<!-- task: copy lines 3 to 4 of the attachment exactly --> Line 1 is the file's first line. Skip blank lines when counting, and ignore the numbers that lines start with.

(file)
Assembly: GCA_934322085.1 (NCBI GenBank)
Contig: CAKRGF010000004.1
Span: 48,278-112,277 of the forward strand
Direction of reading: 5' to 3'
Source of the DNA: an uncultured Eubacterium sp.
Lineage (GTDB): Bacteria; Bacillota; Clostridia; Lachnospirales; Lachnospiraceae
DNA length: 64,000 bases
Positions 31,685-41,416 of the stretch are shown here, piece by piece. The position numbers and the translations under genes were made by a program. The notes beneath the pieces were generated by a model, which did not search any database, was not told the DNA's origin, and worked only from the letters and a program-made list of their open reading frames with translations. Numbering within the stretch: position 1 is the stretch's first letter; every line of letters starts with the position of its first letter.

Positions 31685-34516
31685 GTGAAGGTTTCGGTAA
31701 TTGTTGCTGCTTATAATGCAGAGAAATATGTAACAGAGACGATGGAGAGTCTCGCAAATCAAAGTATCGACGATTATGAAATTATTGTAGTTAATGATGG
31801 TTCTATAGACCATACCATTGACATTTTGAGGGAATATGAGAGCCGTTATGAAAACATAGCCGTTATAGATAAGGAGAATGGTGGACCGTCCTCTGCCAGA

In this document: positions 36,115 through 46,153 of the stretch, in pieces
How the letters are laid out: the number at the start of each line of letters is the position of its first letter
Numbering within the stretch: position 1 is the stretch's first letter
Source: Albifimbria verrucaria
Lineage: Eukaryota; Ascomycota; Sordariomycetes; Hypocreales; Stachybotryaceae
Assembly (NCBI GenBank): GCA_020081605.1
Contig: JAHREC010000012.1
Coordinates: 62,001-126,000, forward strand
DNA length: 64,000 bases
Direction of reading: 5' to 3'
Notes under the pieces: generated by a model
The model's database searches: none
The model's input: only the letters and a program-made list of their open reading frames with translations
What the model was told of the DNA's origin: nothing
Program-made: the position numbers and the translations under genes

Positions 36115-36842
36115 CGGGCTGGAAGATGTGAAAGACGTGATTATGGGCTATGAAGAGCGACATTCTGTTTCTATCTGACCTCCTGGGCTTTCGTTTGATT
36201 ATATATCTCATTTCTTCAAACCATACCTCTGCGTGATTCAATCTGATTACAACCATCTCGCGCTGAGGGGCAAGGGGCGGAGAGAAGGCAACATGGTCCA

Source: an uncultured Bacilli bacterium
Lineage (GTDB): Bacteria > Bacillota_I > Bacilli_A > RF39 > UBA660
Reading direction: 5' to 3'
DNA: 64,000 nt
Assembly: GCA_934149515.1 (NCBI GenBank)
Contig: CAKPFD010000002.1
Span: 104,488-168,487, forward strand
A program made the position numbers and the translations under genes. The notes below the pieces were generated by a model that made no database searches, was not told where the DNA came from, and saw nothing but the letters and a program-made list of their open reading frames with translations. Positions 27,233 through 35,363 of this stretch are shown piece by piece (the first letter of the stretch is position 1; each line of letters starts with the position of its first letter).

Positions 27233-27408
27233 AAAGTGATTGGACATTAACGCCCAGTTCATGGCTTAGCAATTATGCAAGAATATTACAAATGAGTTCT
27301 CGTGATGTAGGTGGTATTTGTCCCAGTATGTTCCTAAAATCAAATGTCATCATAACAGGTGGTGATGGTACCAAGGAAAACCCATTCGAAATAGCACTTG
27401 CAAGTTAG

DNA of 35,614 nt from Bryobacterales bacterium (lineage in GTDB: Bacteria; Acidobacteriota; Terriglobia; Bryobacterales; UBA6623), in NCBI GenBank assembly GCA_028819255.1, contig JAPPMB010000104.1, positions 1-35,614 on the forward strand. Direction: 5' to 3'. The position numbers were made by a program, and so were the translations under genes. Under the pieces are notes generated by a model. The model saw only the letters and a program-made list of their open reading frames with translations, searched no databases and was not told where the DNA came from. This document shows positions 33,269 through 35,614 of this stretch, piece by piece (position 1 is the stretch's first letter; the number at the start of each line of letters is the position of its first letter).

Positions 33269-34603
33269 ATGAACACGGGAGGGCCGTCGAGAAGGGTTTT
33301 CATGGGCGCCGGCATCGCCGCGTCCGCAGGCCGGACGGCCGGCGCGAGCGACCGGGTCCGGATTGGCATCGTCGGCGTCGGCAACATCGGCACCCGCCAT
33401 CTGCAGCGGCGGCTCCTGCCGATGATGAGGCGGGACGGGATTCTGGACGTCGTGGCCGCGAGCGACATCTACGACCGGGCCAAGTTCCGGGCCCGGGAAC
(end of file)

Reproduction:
Span: 48,278-112,277 of the forward strand
Direction of reading: 5' to 3'